Students make outlines of their bodies on paper and divide them in half. On the left side students show the ways they view themselves, on the right side they portray the ways others view them. After they complete their drawing the students are asked to hang their drawings in a gallery walk presentation and add sticky notes to 3 people’s drawings. The student may use the notes to ask question, leave a compliment or make a comment about or what it is the person sees in themselves and how others see them. The class should aim to have at least three comments on each person’s drawing.
What is the Objective?
To introduce the topic of stereotypes and the validity and falsity of them. To look at how one defines their own identity and the identities that others create for them.
ULLG: Cultural understanding and effective communication
CCSS: Engage effectively in a range of collaborative discussions (one-on-one, in groups, and teacher-led) with diverse partners on grade 6 topics, texts, and issues, building on others’ ideas and expressing their own clearly.
Why is This Important?
This activity is a part of the Diversity in the Making workshop as part of the Beyond Insights workshop series. This workshop seeks to offer all students participating a chance to understand the uniqueness of their own and others’ Diversity. Students engage in an assortment of creative, collaborative projects, ranging across a variety of media to surface their commonly shared struggles, languages and cultural assets.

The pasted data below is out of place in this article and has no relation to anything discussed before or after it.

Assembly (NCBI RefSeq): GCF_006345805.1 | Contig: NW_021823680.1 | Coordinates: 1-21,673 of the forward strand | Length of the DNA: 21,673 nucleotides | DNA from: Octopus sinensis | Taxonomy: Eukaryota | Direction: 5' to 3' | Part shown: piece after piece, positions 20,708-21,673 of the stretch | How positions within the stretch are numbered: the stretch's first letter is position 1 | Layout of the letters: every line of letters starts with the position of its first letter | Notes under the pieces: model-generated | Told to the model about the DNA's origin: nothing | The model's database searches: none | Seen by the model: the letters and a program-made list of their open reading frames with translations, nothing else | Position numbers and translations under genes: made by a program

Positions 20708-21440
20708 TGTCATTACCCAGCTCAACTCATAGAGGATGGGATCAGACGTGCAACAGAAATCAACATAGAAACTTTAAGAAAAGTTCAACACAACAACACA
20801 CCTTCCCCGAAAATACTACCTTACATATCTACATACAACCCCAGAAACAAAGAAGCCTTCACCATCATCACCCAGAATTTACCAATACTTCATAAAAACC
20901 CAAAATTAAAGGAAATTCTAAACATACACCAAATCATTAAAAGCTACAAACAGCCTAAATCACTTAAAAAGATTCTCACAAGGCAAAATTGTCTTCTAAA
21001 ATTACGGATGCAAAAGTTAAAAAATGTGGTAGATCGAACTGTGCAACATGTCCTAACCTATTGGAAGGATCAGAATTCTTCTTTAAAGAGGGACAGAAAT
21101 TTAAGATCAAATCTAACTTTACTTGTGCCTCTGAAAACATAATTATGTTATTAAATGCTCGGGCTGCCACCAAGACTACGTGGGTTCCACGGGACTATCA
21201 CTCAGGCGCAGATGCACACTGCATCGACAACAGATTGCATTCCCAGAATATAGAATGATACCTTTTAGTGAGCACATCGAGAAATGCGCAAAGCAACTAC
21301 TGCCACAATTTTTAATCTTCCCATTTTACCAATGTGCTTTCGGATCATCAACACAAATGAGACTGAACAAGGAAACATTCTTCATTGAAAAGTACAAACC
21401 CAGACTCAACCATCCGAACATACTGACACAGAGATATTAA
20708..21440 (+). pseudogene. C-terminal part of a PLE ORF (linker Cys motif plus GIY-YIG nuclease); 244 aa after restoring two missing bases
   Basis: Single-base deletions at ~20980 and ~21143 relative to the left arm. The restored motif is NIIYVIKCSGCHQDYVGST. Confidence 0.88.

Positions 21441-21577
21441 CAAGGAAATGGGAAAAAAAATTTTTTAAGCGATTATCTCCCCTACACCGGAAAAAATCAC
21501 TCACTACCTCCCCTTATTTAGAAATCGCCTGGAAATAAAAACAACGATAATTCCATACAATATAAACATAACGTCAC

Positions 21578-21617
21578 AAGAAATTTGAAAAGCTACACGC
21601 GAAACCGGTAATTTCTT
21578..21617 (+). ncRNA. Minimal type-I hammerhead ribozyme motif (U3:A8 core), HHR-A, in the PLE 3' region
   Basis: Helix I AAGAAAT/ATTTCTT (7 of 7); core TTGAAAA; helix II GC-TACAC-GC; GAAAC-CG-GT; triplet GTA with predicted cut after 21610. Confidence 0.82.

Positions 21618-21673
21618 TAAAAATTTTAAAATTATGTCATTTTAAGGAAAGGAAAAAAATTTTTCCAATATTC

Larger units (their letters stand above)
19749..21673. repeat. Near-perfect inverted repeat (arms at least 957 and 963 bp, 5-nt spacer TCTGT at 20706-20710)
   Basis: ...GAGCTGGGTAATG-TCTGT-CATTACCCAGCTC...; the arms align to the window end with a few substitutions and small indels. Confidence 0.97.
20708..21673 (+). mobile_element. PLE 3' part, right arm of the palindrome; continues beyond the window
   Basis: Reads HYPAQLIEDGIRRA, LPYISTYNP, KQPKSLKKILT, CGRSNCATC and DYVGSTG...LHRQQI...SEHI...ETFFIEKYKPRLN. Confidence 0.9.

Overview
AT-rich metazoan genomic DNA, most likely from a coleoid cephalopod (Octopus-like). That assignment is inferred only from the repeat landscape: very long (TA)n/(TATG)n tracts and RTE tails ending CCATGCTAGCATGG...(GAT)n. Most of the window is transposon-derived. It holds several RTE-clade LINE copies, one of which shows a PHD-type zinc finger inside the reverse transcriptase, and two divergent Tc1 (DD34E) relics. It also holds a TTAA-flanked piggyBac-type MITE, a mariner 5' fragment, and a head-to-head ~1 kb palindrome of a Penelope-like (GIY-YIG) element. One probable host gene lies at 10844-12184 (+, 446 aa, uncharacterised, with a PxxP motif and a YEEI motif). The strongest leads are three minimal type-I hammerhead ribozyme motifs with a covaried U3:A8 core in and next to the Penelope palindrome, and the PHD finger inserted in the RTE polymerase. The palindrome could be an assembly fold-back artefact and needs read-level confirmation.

The workshop’s guiding question is:
How do we come to create together a classroom and a school climate where all of us matter and are valued equally?
What Do I Need?
Markers, large sheets of paper, sticky notes
This activity was created and run as a part of the Beyond Insights workshop series. The series, done in partnership with the Creative Exploratory at Michigan State University, brings 100 Lansing 6th graders to MSU’s campus one day a week for five weeks to encourage students to explore creativity, innovation, arts, and culture. The experience also encourages students to interact with the local university community and consider college as an option after high school. Students work with MSU Faculty, Creative Exploratory Fellows, the MSU Writing Center, and the MSU Center for Language Teaching Advancement in order to build a holistic understanding of creativity through design and communication, storytelling in writing and video, culture and identity, and digital media. All of the activities were created and run by preservice teachers and MSU faculty with the input of the students’ classroom teachers. More information about the workshop can be found at the link below.